Some adventures get made as you go. It starts with an email, "Gentleman from New York is interested in shooting the Milky Way at Lost Dutchman is looking for someone familiar with the area/desert . . ." The email came from the AZ Night photography meet-up. I was in. Tom too. We met up with Brian, our New Yorker and Scott, another volunteer for adventure who resides in Phoenix.
Brian has shot many night and Milky Way shots. He knew what he was doing. The rest of us were just hoping to learn from him. An ER doc by trade and a seemingly passionate photographer, Brian enthusiastically taught, shared experience, and reviewed the displays on our cameras to offer both advice and encourangement. He was so excited when the Milky Way started rising behind Picketpost that we could not help but join him. No matter the late hour or the cold wind. It was lots of fun and I am now more determined than ever to get better at night photography. Thank you Brian!
Enjoy our shots. I will save some tips for the end. I am adding metadata this time, even though it might detract a bit from the aesthetics of just enjoying the photos. But, this blog is to share and LEARN.
Let's start with Lost Dutchman. Sunset was enhanced by light pollution from Phoenix.
ISO 50, f/13, 60 seconds with an ND filter, at 60mm with a Sony SLT-A99V camera and 35-70mm lens.
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ISO 200, f/32, 1/45 at 122mm with Nikon D600 and 70-300mm Nikkor lens.
ISO 200, f/16, at 31mm with 24-70mm Nikkor lens.
ISO 200 at 35mm with 24-70mm Nikkor lens.
ISO 100, 1/500 with 35-70mm lens.
ISO 200, f/16, at 70mm with 24-70mm Nikkor lens.
ISO 200, f/16 at 24mm with 24-70mm Nikkor lens.
ISO 200, f/16 at 15mm with 15mm Sigma fisheye lens.
As it got a bit darker the stars just start popping. The light you see up on the mountain was coming from a couple of hikers that started up just as the sun set.
ISO 3200, f/2.8, 20 seconds at 28mm with 35-70mm lens.
ISO 4000, f/2.8, 10 seconds at 55mm with 35-70mm lens.
ISO 1600, f/4, 6 seconds at 16mm with Nikon D7000 and 11-16mm Tokinna AT-X-116 Pro lens.
ISO 1600, f/3.3, 30 seconds at 16mm with Tokina lens.
After shooting the sunset we decided to head further east to Picketpost Mountain, much lower than the Superstition range and maybe with a more interesting foreground with a windmill. I tried some timelapse shooting at Lost Dutchman site but the light was not helpful and there was not enough motion to make it an interesting timelapse by my ever increasing high standards. A grumpy LOL here!
By the time we got to Picketpost it was quite dark but you could still see some light pollution on the face of the mountain and some light from nearby Superior.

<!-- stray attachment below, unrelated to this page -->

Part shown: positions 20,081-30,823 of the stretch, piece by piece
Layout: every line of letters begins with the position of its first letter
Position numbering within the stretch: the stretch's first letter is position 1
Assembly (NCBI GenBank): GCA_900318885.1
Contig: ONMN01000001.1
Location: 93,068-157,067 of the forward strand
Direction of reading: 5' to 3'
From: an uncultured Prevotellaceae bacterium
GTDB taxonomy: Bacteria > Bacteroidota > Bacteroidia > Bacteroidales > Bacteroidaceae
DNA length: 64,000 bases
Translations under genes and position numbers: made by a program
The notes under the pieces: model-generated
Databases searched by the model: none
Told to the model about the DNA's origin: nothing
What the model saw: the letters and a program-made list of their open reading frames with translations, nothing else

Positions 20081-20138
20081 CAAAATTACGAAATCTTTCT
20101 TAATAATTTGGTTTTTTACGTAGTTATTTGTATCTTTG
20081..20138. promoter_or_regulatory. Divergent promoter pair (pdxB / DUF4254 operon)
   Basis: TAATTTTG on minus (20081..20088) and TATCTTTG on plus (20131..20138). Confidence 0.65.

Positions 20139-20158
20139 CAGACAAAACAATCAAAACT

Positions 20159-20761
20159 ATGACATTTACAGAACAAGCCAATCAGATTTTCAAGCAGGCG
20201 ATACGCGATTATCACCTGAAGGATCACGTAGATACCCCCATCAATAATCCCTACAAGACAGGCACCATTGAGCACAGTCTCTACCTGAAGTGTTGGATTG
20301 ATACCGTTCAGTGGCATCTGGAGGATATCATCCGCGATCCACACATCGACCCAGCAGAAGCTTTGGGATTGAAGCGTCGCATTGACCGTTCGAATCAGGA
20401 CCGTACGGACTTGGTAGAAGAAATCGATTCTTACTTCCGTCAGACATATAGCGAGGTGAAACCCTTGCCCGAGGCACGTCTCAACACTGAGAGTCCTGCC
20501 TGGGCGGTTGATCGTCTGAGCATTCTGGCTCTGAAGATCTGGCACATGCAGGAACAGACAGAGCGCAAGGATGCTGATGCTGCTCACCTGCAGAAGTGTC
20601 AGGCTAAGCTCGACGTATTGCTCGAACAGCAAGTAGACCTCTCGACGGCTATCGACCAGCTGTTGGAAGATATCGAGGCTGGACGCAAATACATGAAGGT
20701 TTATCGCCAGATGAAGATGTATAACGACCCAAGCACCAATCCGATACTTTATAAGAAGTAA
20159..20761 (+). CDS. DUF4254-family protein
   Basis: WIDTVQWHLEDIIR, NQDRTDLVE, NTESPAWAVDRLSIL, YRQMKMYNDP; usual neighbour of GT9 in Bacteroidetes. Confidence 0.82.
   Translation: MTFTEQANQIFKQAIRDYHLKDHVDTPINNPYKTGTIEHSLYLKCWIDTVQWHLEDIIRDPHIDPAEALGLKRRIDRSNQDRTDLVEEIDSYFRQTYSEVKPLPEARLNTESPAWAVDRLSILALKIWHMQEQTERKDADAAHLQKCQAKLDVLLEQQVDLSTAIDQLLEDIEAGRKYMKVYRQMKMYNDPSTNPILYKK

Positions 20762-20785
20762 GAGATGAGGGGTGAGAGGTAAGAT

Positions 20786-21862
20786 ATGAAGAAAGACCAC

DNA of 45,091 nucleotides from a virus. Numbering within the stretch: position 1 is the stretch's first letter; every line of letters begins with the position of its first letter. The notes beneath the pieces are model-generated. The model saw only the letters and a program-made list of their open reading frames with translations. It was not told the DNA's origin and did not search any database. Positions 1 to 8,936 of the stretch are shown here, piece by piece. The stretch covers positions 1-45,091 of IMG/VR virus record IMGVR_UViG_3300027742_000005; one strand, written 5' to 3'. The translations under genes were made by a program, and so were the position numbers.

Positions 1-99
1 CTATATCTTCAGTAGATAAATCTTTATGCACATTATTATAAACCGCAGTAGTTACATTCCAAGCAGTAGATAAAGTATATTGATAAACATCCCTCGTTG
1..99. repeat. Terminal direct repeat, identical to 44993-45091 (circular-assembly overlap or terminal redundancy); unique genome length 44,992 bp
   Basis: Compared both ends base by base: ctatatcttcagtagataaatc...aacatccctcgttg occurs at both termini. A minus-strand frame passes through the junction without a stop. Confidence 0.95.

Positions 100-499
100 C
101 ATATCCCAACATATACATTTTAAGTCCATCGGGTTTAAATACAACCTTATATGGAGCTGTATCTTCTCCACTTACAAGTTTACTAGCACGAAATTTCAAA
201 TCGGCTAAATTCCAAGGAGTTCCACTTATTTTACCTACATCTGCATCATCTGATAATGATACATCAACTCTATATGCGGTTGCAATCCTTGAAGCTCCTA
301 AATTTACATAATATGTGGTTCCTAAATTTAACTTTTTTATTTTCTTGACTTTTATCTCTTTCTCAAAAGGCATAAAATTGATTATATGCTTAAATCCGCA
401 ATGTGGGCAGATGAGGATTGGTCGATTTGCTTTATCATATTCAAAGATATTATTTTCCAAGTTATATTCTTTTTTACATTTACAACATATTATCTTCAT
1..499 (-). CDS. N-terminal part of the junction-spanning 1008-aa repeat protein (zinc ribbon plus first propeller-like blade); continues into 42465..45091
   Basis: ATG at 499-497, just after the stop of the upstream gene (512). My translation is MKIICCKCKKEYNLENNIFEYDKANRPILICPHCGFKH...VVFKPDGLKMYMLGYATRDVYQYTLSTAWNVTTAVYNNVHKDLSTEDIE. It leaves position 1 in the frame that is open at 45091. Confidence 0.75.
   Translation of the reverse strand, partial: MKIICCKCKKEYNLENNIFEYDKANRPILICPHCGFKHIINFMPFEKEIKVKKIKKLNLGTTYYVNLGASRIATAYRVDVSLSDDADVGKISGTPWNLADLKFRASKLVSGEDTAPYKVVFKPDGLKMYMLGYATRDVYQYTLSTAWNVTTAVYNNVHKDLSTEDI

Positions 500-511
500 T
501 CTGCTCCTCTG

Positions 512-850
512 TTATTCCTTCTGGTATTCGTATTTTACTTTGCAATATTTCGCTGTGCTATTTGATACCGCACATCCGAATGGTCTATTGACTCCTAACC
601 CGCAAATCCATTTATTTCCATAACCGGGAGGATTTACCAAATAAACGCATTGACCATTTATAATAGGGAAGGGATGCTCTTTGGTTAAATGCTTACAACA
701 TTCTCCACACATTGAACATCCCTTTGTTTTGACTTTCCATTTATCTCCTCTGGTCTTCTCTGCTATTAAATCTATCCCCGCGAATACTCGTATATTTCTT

Scott set up a star trails while we waited. I am so excited to see how the windmill turned out as part of the star trails. Wow!
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The Milky Way started up around 10:30 or so. Before then some clouds went through. Must admit I was a bit discouraged. For one thing, I did not know what to look for. That is where Brian was so helpful. He knew just what he was looking for. For Brian, the Milky Way is his dear friend.
After a bit Brian said, "It is starting! Do you see it?" No! It takes a trained eye to see it early and a bit of post to bring it out later. At the moment I had settled on putting the windmill on the right. Later I would change my mind.
But, Brian was right. There it was! Rising. Finally, what we had waited for.
ISO 6400, f/2.8, 15 seconds at 28mm with 35-70mm lens.
I learned a couple of things that, as a beginner, might be helpful:
First, go with someone who has done it before. I would not have seen the Milky Way for what it was. I might have thought of haze or clouds. People who tell you they can clearly see it from (name your not at all light polluted place at the right time of year and night) . . . well not so easy, actually. There are apps that help you see the night as it will be, such as Stellarium (free for computer use). Look into that and read up on night photography.
Second, post processing is key. When you see a photograph of the Milky Way and you gasp in amazement, you are looking at a post processing effort that was used to bring out the detail and inherent color of the Milky Way. That should not surprise you. But how to post process? Ah! Now we get into personal preference and artistry. As you look at the shots above you will notice that they are on the blue/green and some yellow side of the color scale. Brian says that the green is natural and is called airglow. But, below, I went the other way with my white balance! Garrish? Unreal? Over the top? My choice? Personally, I prefer the post approach of the images above. But it is fun to experiment.
Third, planning is important. I am scouting sites for my next night photography session. And next time I have a plan . . . take a lounge chair, a good pillow, hot coffee or chocolate, a good friend for late night conversation and a nap the prior afternoon.
Fourth, it goes without saying but I am going to say it anyway . . . a tripod is essential for these long shots, and a headlamp makes it easier to set up your camera with two free hands.
I so hope that at some point you might want to join me in shooting at night, be it star trails, the Milky Way or a timelapse. Practice is going to make my night photography better.
Thanks again Brian. It was a pleasure meeting you and it good to know you made it home safely. You can follow Brian Greenberg at http://500px.com/BrianGreenberg. Worth a trip over there to check him out.
Thanks also to Scott, the wizard of iPad and CamRanger. You can check out his website at http://Capture48.com. Scott is a fellow member of the AZ Night Photographer's Meetup.